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NPL Site Narrative for Fort Devens-Sudbury Training Annex

Sudbury, Massachusetts

Federal Register Notice:  February 21, 1990

Conditions at proposal (July 14, 1989): The Sudbury Training Annex to Fort Devens occupies approximately 4 square miles within Middlesex County, Massachusetts. The annex includes portions of the towns of Sudbury, Maynard, Hudson, and Stow. The area around the base is mainly agricultural interspersed with residential areas.

Established in the early 1940s as the Maynard Ammunition Depot, the installation became known as the Maynard Ordnance Test Station after World War II. In the mid-1950s, the facility became known as the U.S. Army Natick Research and Development Command and was used for troop training and disposal of certain wastes from Natick Laboratory. Between 1980 and 1983, the area was transferred to Fort Devens 12 miles to the northeast. The primary mission of both installations is to train active duty personnel to support various Army units. Fort Devens is also being proposed for the NPL at this time.

Sudbury Annex is participating in the Installation Restoration Program (IRP), established in 1978. Under this program, the Department of Defense seeks to identify, investigate, and clean up contamination from hazardous materials. The Army has identified a number of potentially contaminated areas, including 11 containing explosive residues, chemical laboratory wastes, oil lubricants, and other toxic materials. According to a 1986 IRP report, two monitoring wells downgradient of two of the areas are contaminated with 1,1,1-trichloroethane, bis(2-ethylhexyl)phthalate, and benzene. The two areas, which are separated by an unnamed tributary to the Assabet River, are Waste Area A7 (a 20-acre gravel pit used from the 1940s to 1980s as a laboratory dump, general dump, and burning ground) and Waste Area A9 (a 7-acre area used since the 1950s for fire training by the State). An estimated 35,700 people obtain drinking water from public and private wells within 3 miles of the waste areas. A private well is 1,600 feet from the waste areas.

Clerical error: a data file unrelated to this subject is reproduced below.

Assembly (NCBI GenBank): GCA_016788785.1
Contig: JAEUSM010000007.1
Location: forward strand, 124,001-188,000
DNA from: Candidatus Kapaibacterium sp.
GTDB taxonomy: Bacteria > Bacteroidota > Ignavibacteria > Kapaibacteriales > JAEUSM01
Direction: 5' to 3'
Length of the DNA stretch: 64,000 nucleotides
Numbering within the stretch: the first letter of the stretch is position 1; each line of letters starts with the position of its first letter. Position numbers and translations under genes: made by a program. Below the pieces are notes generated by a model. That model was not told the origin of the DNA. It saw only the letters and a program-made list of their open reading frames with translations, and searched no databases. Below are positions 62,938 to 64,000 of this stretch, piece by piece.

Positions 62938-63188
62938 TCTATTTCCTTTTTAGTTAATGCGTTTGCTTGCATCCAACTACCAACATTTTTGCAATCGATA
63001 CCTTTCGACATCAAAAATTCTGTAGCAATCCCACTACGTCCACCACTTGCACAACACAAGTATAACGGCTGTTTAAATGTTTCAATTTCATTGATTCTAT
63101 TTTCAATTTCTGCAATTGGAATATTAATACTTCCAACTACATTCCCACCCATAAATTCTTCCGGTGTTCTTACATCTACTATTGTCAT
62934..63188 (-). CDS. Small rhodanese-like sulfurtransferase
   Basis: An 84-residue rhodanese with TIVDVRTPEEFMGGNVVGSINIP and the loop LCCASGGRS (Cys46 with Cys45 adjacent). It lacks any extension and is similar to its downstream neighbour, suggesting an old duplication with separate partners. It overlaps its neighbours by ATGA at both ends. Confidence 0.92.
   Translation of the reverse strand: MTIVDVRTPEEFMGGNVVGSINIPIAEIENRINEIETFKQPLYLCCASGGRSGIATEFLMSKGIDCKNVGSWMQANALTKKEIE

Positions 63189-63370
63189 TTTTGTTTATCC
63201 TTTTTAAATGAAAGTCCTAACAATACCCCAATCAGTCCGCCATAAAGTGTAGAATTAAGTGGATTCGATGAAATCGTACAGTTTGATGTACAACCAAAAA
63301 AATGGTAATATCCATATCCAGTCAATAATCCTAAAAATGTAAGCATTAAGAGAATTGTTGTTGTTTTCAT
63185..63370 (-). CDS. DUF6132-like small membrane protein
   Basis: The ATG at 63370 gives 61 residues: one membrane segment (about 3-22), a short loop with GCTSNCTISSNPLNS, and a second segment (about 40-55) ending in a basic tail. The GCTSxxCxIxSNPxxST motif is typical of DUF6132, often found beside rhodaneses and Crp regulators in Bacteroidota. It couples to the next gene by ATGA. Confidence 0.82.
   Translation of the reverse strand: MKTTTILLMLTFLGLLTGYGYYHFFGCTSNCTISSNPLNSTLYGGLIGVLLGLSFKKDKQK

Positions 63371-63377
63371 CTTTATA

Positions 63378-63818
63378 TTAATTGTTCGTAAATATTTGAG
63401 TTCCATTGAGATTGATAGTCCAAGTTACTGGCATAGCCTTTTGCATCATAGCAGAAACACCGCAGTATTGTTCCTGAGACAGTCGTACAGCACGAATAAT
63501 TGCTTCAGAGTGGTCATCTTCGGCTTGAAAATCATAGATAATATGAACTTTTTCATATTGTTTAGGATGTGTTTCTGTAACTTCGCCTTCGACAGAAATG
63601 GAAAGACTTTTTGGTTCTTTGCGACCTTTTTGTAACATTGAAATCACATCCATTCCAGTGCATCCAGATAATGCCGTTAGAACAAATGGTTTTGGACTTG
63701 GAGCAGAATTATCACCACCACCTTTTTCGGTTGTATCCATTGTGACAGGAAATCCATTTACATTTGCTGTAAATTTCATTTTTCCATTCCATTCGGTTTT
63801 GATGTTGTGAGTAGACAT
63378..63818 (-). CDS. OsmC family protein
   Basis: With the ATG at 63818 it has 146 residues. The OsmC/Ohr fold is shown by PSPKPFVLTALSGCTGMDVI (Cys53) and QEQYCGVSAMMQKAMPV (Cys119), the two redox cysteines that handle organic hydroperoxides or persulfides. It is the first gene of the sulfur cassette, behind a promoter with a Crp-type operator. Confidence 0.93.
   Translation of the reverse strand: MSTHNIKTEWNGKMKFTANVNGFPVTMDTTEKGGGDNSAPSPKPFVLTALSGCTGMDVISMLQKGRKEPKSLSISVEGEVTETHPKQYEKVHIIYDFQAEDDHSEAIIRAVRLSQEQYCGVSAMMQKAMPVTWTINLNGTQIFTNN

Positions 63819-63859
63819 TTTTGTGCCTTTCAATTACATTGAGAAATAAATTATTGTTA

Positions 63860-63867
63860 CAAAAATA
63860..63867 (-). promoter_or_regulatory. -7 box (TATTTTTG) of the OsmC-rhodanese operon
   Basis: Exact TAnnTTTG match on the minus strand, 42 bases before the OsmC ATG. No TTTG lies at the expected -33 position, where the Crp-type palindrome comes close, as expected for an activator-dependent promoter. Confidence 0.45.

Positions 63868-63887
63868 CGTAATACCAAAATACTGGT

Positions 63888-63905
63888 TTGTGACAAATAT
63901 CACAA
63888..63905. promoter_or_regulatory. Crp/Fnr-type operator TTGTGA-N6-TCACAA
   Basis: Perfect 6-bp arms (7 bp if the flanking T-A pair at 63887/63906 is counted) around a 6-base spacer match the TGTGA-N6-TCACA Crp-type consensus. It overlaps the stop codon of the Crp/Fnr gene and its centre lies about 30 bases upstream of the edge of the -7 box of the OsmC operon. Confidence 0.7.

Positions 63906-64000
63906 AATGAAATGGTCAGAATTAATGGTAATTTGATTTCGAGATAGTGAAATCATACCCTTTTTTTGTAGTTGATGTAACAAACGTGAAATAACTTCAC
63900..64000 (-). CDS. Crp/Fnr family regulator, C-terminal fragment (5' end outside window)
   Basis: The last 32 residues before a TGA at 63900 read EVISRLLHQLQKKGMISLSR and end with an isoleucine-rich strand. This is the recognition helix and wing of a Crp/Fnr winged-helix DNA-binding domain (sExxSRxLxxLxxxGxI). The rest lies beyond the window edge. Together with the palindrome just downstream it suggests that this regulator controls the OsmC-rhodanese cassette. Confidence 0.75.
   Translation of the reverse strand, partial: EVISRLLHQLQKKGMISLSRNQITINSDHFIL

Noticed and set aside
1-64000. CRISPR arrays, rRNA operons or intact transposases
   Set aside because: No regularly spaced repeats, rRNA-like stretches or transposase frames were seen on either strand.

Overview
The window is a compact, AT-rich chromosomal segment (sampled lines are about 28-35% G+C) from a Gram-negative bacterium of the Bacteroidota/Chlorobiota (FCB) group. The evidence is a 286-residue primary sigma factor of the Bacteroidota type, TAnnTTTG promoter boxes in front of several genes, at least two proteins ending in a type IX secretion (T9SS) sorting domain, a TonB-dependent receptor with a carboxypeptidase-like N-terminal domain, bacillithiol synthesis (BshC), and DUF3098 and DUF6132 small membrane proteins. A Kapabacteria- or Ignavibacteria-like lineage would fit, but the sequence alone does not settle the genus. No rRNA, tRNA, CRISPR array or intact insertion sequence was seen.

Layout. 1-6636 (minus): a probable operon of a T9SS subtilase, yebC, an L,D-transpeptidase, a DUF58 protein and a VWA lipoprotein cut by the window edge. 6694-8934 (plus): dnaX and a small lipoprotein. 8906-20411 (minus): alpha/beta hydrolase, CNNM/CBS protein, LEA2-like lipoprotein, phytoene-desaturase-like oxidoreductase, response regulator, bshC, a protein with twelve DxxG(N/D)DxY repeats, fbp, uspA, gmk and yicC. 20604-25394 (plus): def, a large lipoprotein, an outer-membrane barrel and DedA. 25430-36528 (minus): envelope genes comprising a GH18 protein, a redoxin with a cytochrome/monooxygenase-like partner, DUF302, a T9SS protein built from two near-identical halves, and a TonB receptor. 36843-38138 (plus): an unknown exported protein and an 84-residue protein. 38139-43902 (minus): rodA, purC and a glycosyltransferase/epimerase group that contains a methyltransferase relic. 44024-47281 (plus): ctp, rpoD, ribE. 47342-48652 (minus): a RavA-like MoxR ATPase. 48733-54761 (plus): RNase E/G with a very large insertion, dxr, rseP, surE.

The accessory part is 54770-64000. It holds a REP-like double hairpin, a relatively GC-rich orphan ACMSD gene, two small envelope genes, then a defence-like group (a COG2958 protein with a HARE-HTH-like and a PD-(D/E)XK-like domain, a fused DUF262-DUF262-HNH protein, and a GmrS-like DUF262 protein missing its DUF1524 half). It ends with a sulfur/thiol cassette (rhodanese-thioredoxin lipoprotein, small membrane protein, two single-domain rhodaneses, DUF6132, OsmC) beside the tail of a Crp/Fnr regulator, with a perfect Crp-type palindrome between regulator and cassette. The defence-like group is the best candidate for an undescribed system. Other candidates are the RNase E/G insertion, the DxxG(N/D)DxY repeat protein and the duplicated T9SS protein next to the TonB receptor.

White Pond, which provides water to 12,000 residents of Maynard, is within 3 miles downstream of Waste Area A5, a 70-square-foot pit where laboratory solvents were buried during 1973-79. A fresh water wetland is within 600 feet of the pond.

In June 1985, 100-200 gallons of PCB-containing oil spilled from an out-of-service transformer in a remote abandoned area of Sudbury Training Annex. The Army removed 300 gallons of Aroclor 1260 and about 70 tons of PCB-contaminated soil to a facility regulated under the Toxic Substances Control Act (TSCA).

In July 1985, four electrical transformer units were found in a remote section of the annex. Bullet holes and dents were obvious in one unit, which permitted PCB-containing fluids to escape. The Army removed the transformers and some contaminated soil to a facility regulated under TSCA.

Status (February 21, 1990): EPA is reviewing information on the site in preparation for negotiations in 1990 with the Army for an Interagency Agreement under CERCLA Section 120 covering further studies and remedial activities.

For more information about the hazardous substances identified in this narrative summary, including general information regarding the effects of exposure to these substances on human health, please see the Agency for Toxic Substances and Disease Registry (ATSDR) ToxFAQs. ATSDR ToxFAQs can be found on the Internet at ATSDR - ToxFAQs (http://www.atsdr.cdc.gov/toxfaqs/index.asp) or by telephone at 1-888-42-ATSDR or 1-888-422-8737.

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